How to Select Golf Practice Drills

One of the great practice tools that golfers can use is the driving range. It allows the golfer to spend more time to practice his swing rather than chasing the ball, or spending time in the woods depending on which level he’s at! The problem with the driving range is how people use it. You might have the goal to golf 80 but what are your goals at the driving range? If you are like most people you don’t have any, except for  emptying the ball basket.

When you go to the driving range you have the opportunity to improve a specific element of your game. Instead of wasting your time and just swinging the club you need to bring focus with you. You should focus as much if not more than when you are on the golf course and counting strokes. Once you become aware of this, the first question that follows is: “What should I focus on?”. And the answer is very easy… it depends!

There are a number of golf practice drills and exercises you can learn but how do you decide which one to use? What part of your game should you focus on? This is when we turn to our old friend, Tiger Woods, and ask for advice. You probably don’t want to copy his swing but there’s definitely something you can learn from him. At the end of his game, he can describe every single shot he took on the golf course.

I am not suggesting you develop your memory but think about the consequences of being able to remember every single shot you took after your game. It’s kind of like budgeting, say you want to save some money but at the end of the month you never have money left to put in your savings account. Most of the people won’t remember where the money went, so the first step is to track every single transaction to know what’s going on.

Once you start tracking every single shot you take you will be able to see the big picture. Do you slice every single time you use your driver or does it only happen every now and then? Do you use 3 puts to get the ball in the hole? Our minds are not good with statistics and we tend to focus on the wrong thing. You might think that your slice is holding you back but if it only happens a few times and doesn’t get you in trouble you might benefit more from spending time practicing your chipping or putting.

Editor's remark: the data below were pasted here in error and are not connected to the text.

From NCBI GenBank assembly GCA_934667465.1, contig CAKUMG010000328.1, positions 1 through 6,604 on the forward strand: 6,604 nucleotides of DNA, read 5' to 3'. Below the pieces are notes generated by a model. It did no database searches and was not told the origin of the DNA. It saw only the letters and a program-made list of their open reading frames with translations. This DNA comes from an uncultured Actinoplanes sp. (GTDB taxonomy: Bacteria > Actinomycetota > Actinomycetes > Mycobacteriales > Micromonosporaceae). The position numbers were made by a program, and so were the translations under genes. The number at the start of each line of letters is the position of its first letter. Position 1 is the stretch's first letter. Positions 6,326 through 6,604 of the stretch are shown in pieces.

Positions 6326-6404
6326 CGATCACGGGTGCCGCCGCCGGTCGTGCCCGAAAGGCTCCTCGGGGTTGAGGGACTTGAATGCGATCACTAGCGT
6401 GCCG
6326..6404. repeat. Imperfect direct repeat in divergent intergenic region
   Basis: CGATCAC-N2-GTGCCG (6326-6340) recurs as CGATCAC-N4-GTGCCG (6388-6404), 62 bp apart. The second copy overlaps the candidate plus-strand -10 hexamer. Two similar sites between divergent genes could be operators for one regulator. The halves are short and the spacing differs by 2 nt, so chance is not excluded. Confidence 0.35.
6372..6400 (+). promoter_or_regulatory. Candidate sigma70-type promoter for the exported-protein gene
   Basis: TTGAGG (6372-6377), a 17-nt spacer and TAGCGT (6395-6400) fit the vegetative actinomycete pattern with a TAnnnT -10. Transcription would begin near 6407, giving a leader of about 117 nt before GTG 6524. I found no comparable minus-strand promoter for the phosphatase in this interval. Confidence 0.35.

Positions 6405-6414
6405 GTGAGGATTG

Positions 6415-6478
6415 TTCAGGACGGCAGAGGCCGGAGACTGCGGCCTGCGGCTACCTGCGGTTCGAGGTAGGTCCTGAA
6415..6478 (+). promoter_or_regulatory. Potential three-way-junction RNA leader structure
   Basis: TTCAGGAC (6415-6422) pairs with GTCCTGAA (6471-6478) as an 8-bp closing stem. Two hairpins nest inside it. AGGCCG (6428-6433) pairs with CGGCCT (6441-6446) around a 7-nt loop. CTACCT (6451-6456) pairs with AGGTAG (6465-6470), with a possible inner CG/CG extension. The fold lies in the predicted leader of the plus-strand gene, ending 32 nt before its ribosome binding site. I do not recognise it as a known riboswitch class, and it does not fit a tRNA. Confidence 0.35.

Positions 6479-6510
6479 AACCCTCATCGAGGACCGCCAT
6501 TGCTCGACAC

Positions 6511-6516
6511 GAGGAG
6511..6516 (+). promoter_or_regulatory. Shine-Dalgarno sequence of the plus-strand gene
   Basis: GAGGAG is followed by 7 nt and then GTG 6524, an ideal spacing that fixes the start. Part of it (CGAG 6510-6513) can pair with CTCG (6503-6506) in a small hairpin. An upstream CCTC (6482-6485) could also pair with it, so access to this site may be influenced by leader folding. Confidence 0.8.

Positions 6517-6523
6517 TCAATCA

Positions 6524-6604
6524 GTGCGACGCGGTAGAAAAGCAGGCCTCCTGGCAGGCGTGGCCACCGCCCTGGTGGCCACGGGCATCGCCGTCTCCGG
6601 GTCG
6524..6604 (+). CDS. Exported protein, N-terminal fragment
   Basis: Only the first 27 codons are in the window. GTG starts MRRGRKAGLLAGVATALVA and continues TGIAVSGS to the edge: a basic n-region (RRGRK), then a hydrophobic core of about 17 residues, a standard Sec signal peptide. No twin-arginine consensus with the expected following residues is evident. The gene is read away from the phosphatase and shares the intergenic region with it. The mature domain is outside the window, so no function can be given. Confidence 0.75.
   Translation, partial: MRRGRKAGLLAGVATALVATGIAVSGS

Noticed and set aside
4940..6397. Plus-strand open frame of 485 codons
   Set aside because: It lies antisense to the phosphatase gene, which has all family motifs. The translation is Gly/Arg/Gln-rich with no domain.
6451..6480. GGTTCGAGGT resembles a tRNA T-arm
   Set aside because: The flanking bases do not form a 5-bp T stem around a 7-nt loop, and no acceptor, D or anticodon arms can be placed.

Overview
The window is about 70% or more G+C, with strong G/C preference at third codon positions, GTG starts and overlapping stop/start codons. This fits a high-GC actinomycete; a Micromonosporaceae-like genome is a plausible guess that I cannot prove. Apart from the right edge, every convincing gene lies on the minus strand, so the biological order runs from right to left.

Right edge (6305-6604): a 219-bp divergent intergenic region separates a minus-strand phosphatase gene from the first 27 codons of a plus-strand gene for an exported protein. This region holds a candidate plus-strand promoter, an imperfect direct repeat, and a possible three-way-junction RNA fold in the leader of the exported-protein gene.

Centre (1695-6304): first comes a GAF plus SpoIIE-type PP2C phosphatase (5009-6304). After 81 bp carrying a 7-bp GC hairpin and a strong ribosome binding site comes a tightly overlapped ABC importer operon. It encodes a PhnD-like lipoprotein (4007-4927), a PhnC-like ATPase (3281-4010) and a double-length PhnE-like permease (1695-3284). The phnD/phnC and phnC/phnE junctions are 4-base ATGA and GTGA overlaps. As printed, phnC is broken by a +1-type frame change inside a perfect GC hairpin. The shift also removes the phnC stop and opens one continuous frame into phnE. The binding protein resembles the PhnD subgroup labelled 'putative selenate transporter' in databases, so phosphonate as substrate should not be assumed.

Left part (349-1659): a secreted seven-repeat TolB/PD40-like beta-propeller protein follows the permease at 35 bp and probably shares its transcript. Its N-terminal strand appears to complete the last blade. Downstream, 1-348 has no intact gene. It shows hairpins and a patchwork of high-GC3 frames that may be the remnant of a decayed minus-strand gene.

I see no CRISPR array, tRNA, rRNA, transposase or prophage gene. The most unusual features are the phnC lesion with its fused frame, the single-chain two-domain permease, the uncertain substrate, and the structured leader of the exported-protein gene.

So here’s how you should go about tracking your golf shots. Before you step on the golf course you need to think about what you want to track. Bring a small paper pad and then for each shot fill in the information. Here’s an example you can use:

Distance to hole Club used Hit target? Sliced? Other Notes
423 yards Driver No Yes Woods, lost ball and 1 stroke

Usually, after a game or two, a number of patterns should start to emerge from your data. From those patterns it should be clear what part of your game needs improvement. This is when you can start asking for advice and look for drills and exercises that will help you with that aspect of the game. Once you know the reason you are losing shots then you can bring that knowledge with you to the driving range and really start practicing.

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